Every year, towards the end of October, Mexico City is invaded by hundreds of strange-looking gigantic monsters. They come out of hiding to gather together in the Zócalo and then march down to Paseo de la Reforma. You can find them camped out between the Fuente a la Diana Cazadora and El Ángel de la Independencia, a mass of brightly-coloured beasts rubbing shoulders with each other and sparking off flashes (camera flashes, of course). These creatures can only be described as a wild mix of imagination, creativity and fluorescent colours, and seem to have been inspired by equal doses of fantasy-filled dreams and terrifying nightmares. Some may look pretty fearsome and spooky, especially to the smallest members of the public gazing at them. Thank goodness, they are all just made of papier mâché, cardboard, kilos of paint and weeks of hard work.
This year's 5th Monumental Alebrije Parade, organised by the MAP (Museo de Arte Popular), took place last Saturday. After weeks and months of trabajo duro, artists from all around the city, including professional craftsmen, schools, associations and families, put the finishing touches to their alebrijes and they were transported to the Zócalo. I saw them being taken on large trucks and being parked there on my early morning bike ride. Later that day, a long parade of eye-catching creatures snaked their way around the centre, ending up in Paseo de la Reforma where they have been left on show for thousands of people to see and marvel at over the next few days.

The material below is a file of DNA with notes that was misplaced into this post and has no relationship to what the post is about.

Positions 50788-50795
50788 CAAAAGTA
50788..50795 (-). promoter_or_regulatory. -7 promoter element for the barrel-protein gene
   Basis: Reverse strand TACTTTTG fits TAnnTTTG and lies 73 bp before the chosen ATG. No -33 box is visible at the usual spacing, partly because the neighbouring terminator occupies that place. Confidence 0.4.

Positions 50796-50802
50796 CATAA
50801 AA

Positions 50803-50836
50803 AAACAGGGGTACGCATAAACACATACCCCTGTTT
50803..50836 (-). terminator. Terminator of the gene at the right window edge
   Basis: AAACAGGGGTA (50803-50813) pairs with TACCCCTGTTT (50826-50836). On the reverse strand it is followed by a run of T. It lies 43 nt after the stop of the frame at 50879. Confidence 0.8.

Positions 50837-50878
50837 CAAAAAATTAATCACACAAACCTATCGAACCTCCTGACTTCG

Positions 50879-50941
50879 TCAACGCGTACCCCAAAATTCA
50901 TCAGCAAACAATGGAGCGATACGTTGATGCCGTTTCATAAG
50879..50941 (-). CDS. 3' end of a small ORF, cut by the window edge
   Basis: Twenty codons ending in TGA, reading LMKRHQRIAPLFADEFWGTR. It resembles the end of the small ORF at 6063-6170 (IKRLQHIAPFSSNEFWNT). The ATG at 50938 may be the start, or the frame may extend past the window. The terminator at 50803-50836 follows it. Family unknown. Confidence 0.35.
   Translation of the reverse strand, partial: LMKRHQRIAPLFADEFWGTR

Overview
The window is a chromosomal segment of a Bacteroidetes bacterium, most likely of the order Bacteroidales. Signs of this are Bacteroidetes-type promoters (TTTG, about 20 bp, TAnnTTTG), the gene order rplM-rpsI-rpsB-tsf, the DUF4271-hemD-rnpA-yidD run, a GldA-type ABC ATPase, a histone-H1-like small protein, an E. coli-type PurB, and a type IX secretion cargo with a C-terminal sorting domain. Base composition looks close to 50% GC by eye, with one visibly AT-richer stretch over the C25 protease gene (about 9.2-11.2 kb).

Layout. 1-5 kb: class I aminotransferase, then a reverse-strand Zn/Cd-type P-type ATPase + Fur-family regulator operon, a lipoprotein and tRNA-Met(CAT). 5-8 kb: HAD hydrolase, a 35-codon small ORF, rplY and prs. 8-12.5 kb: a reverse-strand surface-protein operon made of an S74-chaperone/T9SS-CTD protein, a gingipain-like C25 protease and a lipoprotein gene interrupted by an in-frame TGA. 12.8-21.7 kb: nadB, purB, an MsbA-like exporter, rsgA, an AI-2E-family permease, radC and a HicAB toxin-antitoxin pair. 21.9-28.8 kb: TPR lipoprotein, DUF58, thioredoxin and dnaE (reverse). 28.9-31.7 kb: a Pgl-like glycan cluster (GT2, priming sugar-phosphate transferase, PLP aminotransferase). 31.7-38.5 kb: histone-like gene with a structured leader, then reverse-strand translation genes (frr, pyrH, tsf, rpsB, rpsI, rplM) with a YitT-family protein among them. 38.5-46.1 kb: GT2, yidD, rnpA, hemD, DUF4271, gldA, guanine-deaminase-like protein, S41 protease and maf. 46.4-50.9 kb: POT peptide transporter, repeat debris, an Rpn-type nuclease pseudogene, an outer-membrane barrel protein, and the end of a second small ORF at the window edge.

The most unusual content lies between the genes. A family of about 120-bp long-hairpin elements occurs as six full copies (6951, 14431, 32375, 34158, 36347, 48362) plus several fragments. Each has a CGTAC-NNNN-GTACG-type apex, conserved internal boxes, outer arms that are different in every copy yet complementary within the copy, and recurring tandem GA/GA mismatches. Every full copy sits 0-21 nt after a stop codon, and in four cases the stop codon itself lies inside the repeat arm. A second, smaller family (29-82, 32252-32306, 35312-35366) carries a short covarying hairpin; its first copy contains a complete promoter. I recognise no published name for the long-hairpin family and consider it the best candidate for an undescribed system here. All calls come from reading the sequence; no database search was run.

Alebrijes originated in Mexico City in 1936 when a Mexican artisan called Pedro Linares began making the strange, wild-looking creatures he'd seen in a feverish dream while sick. He re-created them, using cardboard and papier mâché, and painted them in bright colours and designs. The name alebrijes comes from the word he kept hearing in his hallucinations. Gradually the craft spread to other parts of Mexico, in particular Oaxaca, where they started carving and painting small, fantasy-inspired animal figures in wood. Nowadays, you can buy small examples of this popular Mexican craft in shops everywhere.
Small alebrijes for sale in a craft shop
No two of the tiny alebrijes are the same. Neither are the gigantic Alebrijes being exhibited in Reforma, which this year number around 200. Each one has a unique design and has been painstakingly painted and decorated at the whim of the artist or artists. Creatures with wings, scales, claws, spikes, fangs, spots, suckers, feathers, horns, tongues, tails, and all kinds of appendages have once again come together at their annual parade. An amazing display of imagination-run-wild, creativity and talent..... and true works of art, Mexican-style.
Ozzy admires the alebrijes from the car
Don't forget your camera...
P.S. The Monumental Alebrijes have now been moved to the Zócalo until the 6th November